I like it best after it’s cooled in the fridge overnight . . . . but if you can’t wait that long, you can serve it warm and even add a scoop of vanilla ice cream on top! 38

Apps for Kingdom Living by Sharon L. Patterson Apps . . . . we download them on our smart phones to access information quicker, to manage our daily tasks, and, ultimately, to simplify life into more enjoyable bites of time with family and friends. We question what we did without them and decide that we can no longer live without them. They have not just integrated into our world but upgraded it as well. We pass information about them onto others, praise their usefulness, and pat ourselves on the back every time we find just what we need for the moment.

Size: Mustard seed dimensions (Matthew 17:20), though it will grow when watered with God’s written Word (the Bible) (Romans10:17) and the spoken word (preaching and teaching). (Romans 10:8) We can ask that it ever increase. (Luke 17:5 Functions / Descriptions:

Guess what? APPS have actually been around for a very long time, not only in the technological secular world but in the spiritual world of God’s kingdom here on earth.

1. First of all, it works in conjunction with the LOVE APP that we will look at later. (Galatians 5:6)

As Christians, we haven’t called them apps, but since God exists where past, present, and future are one, He is not surprised at our newest tag for “helps.”

3. Further, we walk by faith. (2 Corinthians 5:7)).

They are permanent apps for our Christian walk here. They are practical as well as spiritual. Actually, they are what make the spiritual practical.

6. We obtain righteousness by faith. (Romans 4:5)

Just in case you may have not downloaded some of these APPS for kingdom living, and integrated them into the daily functions of your spiritual life, I’d like to provide a quick search of those utilized most often for you. It won’t take long, I promise. You see, there are only three. The multiple functionality of each of them is nearly inexhaustible, so I will list only a few. The rest can be searched out in the concordance of any Bible. To download, hit “request” while in prayer. Faster than the blink of an eye, they are ready for use. Ready? Here we go: THE FAITH APP Purpose: Foundational and an absolute necessity to kingdom living. It is impossible to please God without it. (Hebrews11:6) It is the substance of things hoped for and the evidence of things not seen. (Hebrews 11:1)

2. It also manifests its reality through good works. (James 2:17) 4. We live by faith. (Galatians2:20) 5. We stand by faith. (Romans 11:20) 7. We are justified by faith. (Romans 3: 28). 8. Faith purifies our hearts. (Acts 15:9) 9. We overcome the world by faith. (1John 5:4) 10. Faith functions as a shield of spiritual armor. (Ephesians 6:16) Testimony: I have personally used this app for over 53 years for all of the functions listed previously and found it not only necessary and foundational for Christian living, walking, standing, obtaining righteousness, overcoming the world, fighting spiritual warfare, keeping a pure heart, but also for maintaining my relationship with the Lord, family, friends, and co-workers. My faith is still growing through God’s written word, listening to preaching and working good works by Christ’s love. Wonderful App! I highly recommend its immediate download. If you have already downloaded it, but not used it recently, why not restore it? 39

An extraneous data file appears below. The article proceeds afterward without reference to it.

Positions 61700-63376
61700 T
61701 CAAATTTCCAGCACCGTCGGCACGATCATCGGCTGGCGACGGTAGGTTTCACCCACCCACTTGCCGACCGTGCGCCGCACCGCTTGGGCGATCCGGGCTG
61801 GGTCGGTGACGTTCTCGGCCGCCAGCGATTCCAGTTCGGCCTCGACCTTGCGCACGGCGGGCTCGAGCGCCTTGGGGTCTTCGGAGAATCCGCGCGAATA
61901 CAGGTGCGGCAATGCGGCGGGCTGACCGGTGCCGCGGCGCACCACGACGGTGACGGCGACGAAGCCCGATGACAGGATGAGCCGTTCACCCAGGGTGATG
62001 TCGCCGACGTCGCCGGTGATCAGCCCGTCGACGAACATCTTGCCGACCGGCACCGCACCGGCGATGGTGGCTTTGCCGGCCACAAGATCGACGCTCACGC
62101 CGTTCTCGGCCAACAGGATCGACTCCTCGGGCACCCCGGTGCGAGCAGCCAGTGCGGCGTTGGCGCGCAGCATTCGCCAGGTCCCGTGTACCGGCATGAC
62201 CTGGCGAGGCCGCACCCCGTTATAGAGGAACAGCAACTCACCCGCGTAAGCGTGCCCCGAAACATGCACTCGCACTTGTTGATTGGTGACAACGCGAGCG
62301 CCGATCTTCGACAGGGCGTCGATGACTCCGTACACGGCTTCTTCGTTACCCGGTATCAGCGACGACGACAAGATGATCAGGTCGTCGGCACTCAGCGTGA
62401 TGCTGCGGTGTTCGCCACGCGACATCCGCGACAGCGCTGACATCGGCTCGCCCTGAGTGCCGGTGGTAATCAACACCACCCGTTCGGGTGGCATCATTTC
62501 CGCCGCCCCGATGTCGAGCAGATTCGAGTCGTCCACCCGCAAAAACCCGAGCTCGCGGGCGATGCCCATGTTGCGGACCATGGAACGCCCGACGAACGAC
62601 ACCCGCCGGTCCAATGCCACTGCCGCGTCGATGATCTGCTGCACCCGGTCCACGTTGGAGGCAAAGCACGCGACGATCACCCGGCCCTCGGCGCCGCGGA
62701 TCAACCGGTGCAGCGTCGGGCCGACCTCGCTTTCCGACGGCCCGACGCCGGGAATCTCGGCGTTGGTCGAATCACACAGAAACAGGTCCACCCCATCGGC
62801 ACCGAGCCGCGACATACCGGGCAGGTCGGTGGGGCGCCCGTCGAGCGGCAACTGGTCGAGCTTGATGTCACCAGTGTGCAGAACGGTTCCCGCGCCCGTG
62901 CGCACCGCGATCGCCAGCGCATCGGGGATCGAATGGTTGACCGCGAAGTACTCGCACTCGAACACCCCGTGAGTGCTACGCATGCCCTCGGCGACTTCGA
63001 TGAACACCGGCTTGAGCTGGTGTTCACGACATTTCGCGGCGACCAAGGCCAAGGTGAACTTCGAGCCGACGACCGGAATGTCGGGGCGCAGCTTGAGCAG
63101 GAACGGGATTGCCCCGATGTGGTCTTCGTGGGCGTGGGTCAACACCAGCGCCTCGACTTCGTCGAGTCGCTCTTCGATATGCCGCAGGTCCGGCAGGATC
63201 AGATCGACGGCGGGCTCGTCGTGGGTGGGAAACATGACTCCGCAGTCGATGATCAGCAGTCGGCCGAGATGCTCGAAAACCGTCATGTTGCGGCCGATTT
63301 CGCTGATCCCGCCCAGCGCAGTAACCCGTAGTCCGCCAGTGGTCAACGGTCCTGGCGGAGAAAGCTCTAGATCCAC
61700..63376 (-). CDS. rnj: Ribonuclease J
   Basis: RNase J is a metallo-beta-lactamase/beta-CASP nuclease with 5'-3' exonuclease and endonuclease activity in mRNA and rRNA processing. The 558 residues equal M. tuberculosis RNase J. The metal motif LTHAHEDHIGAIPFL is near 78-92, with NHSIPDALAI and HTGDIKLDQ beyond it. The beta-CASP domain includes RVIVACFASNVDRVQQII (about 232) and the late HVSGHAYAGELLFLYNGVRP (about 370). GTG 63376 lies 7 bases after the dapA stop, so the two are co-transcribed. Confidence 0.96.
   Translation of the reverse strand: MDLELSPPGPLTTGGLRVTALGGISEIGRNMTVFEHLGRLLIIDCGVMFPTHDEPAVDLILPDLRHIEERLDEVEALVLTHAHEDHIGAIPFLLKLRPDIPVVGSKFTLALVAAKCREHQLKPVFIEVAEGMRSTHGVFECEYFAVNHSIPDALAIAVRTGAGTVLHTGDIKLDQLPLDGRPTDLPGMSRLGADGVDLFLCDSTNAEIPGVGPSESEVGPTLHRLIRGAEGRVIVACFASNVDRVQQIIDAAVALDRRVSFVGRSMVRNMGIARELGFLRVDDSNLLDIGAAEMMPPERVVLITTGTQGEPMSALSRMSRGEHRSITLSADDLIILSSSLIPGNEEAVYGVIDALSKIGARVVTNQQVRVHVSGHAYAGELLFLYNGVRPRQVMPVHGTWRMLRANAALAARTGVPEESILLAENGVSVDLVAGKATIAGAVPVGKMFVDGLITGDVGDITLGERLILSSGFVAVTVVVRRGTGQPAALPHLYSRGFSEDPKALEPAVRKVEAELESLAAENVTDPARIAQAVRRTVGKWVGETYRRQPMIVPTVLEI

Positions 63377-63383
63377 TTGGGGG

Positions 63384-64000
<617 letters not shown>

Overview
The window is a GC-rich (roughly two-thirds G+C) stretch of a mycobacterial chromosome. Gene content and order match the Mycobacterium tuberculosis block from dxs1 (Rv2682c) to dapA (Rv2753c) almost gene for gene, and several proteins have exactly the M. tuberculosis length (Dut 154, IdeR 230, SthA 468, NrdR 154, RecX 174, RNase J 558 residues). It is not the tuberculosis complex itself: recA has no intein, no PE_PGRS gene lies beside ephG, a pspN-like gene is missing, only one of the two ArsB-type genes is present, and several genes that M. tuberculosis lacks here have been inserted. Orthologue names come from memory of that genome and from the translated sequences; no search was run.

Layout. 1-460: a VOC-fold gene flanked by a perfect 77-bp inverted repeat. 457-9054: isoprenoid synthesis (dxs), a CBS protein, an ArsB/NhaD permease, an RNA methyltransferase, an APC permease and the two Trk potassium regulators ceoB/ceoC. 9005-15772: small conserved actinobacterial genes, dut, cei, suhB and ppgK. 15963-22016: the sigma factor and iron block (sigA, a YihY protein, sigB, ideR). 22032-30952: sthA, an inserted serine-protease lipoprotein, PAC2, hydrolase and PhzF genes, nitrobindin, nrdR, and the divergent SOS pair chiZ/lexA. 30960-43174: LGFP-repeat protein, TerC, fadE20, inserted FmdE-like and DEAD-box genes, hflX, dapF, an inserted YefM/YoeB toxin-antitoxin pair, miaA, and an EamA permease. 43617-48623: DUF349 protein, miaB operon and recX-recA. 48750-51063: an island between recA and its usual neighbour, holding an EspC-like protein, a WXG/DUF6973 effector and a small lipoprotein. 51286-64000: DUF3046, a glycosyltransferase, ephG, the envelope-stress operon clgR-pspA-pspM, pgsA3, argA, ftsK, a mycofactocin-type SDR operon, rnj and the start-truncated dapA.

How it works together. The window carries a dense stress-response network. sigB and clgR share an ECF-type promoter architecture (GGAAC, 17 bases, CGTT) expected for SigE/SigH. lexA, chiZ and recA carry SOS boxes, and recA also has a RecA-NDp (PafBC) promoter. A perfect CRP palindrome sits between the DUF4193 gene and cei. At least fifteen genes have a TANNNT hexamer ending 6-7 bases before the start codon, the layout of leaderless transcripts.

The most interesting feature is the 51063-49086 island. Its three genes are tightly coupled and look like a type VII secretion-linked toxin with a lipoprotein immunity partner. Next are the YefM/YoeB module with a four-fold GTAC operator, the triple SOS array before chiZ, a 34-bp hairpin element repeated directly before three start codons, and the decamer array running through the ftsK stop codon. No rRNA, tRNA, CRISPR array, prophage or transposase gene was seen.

THE HOPE APP Purpose: A significant and substantial trust in the promises of God which holds us steady in our everyday walk and points us toward our ultimate eternal destiny. (Romans 4:18); (Romans 8:2425);(Colossians 1:5); and (Colossians 1:27); (Corinthians 15:19) Size: More scope, than size. It scans the here and now, overreaches tomorrow, and launches toward eternity. (Romans 8:25); (Acts 24:15) Functions / Descriptions: 1. Hope is founded in and toward God. (Psalm 39:7); (Psalm 71:5) 2. Hope abides forever. (1 Corinthians 13:13) 3. Hope inspires clean living. (1John 3:3)

Functions / Descriptions: 1. Love covers sin. (Provers10:12) 2. Love is unquenchable. (Song of Solomon 8:7) 3. Love is stronger than death. (Song of Solomon 8:6) 4. Love lays down its life for others (John 15:13) 5. Love does no harm to its neighbors. (Romans 13:10) 6. Love is the evidential fruit of the Spirit of God. (Galatians 5: 22) 7. Love is born of God (1John 4:7) 8. God is love (1John 4:8) 9. Love casts out fear. (1John 4:18) 10. Love is patient.

4. Hope assures us of immortality. (Acts 24:15)

11. Love is kind.

5. Hope is a heavenly treasure. (Colossians 1:5)

12. Love does not envy.

6. The Hope of glory is Christ in us. (Colossians 1:27)

13. Love does not boast.

7. Hope is the anchor of the soul. (Hebrews 6:19)

15. Love is not rude.

8. Hope worked in us makes us to not be ashamed. (Romans 5:5)

16. Love is not self-seeking.

9. Hope rejoices. (Romans 12:12)

18. Love keeps no record of wrongs.

10. Hope anticipates Jesus coming to earth again (Titus 2:13)

19. Love does not delight in evil but rejoices with the truth.